Peyton Manning’s financial incentive to win? Avoiding 101% tax on Super Bowl bonus

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This may be more of a story about tax laws than football, but Peyton Manning has a financial incentive to win in Sunday’s Super Bowl game.

Teams playing in Super Bowl XLVIII will have to pay what is called a jock tax.   Essentially it’s a commuter tax for doing work, in this case playing the game, in New Jersey.

Both teams have bonuses for making it to the Super Bowl. Winning has an even higher bonus. Players will get an extra $92,000 and the losing team’s players will receive $46,000.

Yet as pro-athlete CPA K. Sean Packard writes in Forbes, Manning could have to pay a huge amount of taxes on those bonuses depending on whether he returns for another season next year.

New Jersey calculates tax rates based off a person’s time in the state and their total salary for the year.  Out-of-state athletes pay a 8.97 percent tax in NJ, according to the Star-Ledger.

If Manning continues to play for the Broncos, New Jersey would tax his income for next year — even though he hasn’t earned it yet.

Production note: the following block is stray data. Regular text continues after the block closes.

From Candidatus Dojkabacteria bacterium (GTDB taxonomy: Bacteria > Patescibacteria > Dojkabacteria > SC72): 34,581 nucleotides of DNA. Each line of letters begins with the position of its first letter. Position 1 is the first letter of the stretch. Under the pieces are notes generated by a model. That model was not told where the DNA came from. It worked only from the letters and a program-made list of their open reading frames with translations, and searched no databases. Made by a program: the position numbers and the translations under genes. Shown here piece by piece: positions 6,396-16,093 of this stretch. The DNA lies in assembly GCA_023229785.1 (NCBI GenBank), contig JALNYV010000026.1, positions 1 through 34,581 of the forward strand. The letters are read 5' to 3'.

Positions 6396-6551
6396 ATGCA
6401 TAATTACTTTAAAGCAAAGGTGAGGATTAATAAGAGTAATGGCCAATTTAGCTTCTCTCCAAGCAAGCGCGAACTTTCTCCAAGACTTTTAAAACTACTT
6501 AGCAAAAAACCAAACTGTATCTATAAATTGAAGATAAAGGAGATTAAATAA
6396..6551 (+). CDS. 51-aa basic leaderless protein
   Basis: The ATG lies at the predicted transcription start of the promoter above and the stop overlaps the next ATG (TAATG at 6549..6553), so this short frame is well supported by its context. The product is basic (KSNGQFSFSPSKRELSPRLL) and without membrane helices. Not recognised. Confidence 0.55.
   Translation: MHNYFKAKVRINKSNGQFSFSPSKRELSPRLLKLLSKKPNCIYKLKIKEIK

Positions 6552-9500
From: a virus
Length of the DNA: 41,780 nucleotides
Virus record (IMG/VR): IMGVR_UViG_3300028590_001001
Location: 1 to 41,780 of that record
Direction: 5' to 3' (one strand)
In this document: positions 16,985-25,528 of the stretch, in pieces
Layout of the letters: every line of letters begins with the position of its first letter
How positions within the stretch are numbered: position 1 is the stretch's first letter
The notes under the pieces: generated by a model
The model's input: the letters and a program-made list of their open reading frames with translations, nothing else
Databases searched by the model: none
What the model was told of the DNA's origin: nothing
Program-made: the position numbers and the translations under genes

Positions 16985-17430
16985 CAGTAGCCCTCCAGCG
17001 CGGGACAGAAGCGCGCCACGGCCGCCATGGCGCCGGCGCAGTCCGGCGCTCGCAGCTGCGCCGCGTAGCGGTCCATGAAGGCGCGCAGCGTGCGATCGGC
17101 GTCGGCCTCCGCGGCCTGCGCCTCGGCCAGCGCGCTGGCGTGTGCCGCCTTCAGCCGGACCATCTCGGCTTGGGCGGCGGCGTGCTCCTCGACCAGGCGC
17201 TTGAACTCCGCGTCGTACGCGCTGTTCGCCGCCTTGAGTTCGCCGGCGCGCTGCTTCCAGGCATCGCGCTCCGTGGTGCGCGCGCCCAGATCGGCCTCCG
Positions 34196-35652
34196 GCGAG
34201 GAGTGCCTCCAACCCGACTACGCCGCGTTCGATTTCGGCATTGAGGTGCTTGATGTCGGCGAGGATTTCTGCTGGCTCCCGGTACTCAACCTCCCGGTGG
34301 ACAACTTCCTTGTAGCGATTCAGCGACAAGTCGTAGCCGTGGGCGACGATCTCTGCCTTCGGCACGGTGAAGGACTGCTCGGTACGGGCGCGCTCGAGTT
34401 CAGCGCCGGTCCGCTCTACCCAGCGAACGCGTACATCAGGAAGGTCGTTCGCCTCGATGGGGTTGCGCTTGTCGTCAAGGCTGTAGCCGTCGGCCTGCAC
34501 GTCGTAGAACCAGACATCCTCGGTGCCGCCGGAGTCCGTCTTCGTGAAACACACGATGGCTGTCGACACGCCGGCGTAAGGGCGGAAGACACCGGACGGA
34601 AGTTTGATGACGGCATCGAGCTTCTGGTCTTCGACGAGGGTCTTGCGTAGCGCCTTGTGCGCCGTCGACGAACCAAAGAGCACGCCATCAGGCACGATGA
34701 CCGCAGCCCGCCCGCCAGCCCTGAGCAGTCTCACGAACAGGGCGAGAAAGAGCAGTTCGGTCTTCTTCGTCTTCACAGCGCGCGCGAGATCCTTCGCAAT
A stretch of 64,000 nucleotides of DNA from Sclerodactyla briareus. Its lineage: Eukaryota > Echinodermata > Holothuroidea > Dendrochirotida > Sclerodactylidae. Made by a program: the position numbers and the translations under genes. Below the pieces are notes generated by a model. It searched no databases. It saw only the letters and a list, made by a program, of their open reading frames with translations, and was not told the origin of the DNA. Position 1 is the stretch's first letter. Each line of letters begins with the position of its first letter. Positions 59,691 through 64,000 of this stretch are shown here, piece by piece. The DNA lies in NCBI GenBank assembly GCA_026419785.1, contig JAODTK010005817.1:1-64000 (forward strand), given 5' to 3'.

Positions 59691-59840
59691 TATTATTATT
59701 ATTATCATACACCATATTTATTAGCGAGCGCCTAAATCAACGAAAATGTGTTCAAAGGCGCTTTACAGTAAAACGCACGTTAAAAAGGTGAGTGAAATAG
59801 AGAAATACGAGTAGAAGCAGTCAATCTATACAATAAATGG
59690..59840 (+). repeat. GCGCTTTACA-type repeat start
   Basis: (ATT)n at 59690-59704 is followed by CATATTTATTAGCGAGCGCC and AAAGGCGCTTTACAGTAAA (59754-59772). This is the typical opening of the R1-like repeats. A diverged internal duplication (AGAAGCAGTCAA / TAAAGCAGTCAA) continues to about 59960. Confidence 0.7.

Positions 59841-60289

“If Manning is able to play next season, his New Jersey income tax would be $46,989 on $92,000 for winning the Super Bowl, or 51.08%. If they lose and he is able to play in 2014, he will pay New Jersey $46,844 on his $46,000, which amounts to a 101.83% tax on his actual Super Bowl earnings in the state—and this does not even consider federal taxes!,” Packard writes.

Keep in mind that Manning is due $15 million next season so his accountant will likely not have trouble finding funds to cover his tax obligations.

Many pro-athletes file a dozen tax returns for the travel they do for games.

If the Super Bowl had gone to Tampa or Miami, both starting quarterbacks would have paid nothing to Florida in taxes —a big reason why players love playing there.


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